For Some, MMORPGs Work Better Than A Singles Bar

Gaming Tech News Web 2.0

MMORPGs (Massively Multiplayer Online Role Playing Games) are played by an estimated 25-30 million people around the world according to a Boston technology-research firm referenced in the Wall Street Journal (subscription required). Certain videogame publishers (including EverQuest’s Sony & Anarchy Online’s Funcom) have confirmed that twenty couples or more (in each of these respective games) have married after being acquainted inside their games. An “in-game” wedding is often the first step.

One woman left her boyfriend for her MMORPG love she flew to meet 8,000 miles away. Here’s how the story is told:

Susan Bard, 26, says she wasn’t looking for love when she began playing EverQuest 2. But then her character met Randall Zenonian’s early last year.

Mr. Zenonian, a U.S. Navy corpsman who was stationed in Everett, Wash., had his character, Lord Krideldek, approach Ms. Bard’s Koloara to discuss her interest in a leadership position in a guild, or group of players.

Ms. Bard, who lived in York, Pa., says she was impressed by Mr. Zenonian because he was an avid role player. She also liked the care he took with his typing. Unlike a lot of players, she says, “he made sure his sentences weren’t choppy.”

The next time she logged on to play, Ms. Bard began having her character flirt with Mr. Zenonian’s. Though she had an actual boyfriend, she saw the in-game flirtation as harmless. Then Mr. Zenonian did something else she found attractive: He learned how to speak a special language unique to her type of character — an elf. “As a chick, that impressed me all to heck,” Ms. Bard says.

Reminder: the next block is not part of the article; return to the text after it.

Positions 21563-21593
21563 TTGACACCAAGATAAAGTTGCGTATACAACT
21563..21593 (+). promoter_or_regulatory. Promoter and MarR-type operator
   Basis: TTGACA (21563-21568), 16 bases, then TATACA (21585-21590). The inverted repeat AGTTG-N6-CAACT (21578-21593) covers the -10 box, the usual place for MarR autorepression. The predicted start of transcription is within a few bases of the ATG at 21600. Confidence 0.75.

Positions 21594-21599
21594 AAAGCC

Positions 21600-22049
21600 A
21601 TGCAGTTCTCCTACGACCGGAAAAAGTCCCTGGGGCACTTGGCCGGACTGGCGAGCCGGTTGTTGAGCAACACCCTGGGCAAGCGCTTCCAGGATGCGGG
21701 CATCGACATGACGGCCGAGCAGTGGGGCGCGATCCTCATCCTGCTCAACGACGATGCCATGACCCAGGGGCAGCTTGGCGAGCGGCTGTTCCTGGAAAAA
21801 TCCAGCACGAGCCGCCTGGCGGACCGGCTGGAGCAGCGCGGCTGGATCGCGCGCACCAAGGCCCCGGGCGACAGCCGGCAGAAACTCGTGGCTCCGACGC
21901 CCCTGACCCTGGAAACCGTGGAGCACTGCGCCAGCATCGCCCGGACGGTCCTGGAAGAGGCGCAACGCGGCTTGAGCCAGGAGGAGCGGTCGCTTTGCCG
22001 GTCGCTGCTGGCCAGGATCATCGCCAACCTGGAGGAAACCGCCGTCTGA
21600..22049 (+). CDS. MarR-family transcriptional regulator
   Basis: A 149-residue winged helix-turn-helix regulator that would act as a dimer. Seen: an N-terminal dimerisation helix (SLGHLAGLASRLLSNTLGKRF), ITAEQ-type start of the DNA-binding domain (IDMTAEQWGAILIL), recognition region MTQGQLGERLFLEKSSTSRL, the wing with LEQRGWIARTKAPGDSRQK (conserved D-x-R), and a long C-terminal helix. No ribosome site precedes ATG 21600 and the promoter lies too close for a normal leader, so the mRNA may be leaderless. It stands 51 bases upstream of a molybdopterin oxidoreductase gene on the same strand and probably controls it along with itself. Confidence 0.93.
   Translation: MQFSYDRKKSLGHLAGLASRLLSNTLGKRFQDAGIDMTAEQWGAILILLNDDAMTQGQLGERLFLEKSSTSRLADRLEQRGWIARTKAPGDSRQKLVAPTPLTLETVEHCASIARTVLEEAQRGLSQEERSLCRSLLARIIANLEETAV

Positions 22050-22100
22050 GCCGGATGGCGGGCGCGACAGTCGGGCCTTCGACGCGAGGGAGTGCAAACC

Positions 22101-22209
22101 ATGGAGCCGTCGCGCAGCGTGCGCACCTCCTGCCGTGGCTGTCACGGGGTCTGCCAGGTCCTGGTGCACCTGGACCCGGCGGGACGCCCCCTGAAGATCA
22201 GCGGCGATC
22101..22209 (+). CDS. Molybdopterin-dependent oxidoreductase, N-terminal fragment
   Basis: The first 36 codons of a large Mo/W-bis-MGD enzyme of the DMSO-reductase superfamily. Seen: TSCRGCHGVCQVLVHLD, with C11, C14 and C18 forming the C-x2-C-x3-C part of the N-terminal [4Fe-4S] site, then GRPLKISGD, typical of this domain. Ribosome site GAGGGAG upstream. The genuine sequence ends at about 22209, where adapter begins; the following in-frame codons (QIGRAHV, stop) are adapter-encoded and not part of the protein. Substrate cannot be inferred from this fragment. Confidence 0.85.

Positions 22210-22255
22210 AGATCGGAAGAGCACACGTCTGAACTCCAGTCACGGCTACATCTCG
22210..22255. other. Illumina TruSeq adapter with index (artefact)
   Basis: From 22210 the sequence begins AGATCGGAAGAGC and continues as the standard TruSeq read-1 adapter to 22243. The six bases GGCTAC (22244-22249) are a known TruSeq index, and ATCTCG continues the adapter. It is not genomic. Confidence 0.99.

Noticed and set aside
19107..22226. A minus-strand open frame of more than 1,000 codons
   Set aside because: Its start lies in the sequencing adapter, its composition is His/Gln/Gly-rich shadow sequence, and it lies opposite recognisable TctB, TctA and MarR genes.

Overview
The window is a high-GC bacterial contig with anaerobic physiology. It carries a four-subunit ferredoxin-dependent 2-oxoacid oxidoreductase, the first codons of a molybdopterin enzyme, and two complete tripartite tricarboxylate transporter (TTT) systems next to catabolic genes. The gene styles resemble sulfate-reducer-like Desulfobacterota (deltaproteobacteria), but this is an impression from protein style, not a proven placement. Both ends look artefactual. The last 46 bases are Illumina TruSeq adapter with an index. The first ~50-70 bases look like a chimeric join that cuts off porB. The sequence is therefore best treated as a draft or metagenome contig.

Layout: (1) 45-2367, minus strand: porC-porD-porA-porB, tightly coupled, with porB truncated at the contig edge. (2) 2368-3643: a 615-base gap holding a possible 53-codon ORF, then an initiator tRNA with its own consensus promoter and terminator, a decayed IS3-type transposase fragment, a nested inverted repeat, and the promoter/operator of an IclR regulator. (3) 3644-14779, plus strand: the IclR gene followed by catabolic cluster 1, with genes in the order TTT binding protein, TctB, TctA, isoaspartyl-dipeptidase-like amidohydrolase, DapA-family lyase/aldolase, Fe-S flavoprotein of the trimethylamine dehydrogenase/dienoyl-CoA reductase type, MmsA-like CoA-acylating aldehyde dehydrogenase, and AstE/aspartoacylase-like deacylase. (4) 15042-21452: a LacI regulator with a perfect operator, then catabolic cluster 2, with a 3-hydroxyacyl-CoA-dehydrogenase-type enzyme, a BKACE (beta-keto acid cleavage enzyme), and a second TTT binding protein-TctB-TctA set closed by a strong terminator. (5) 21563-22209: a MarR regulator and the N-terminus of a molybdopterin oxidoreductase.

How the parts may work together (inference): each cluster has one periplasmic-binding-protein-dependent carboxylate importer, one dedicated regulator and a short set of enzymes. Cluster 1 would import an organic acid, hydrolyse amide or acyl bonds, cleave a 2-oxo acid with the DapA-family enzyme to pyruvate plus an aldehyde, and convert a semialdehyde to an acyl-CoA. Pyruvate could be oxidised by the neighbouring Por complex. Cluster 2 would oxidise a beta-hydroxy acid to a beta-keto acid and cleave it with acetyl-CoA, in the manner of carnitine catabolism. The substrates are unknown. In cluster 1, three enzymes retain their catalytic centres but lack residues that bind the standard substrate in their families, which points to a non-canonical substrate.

Mr. Zenonian was struck by Ms. Bard’s intelligence. “The game is very complex,” the 29-year-old says, but “I didn’t have to spend a lot of time explaining things to her.”

Soon, they were playing daily and sending each other instant messages. They exchanged photographs and, about four months after meeting in the game, they talked on the phone for six hours. Before long, Ms. Bard says, she got an ultimatum from her boyfriend: Stop playing with Mr. Zenonian or it’s over.

Ms. Bard chose Mr. Zenonian, who had by then been transferred to a naval base in Guam. She was living with her parents and working at a grocery store. So she flew to Guam, about 8,000 miles from home, and has been living with Mr. Zenonian since September. “I didn’t question it because it felt right,” Ms. Bard says.

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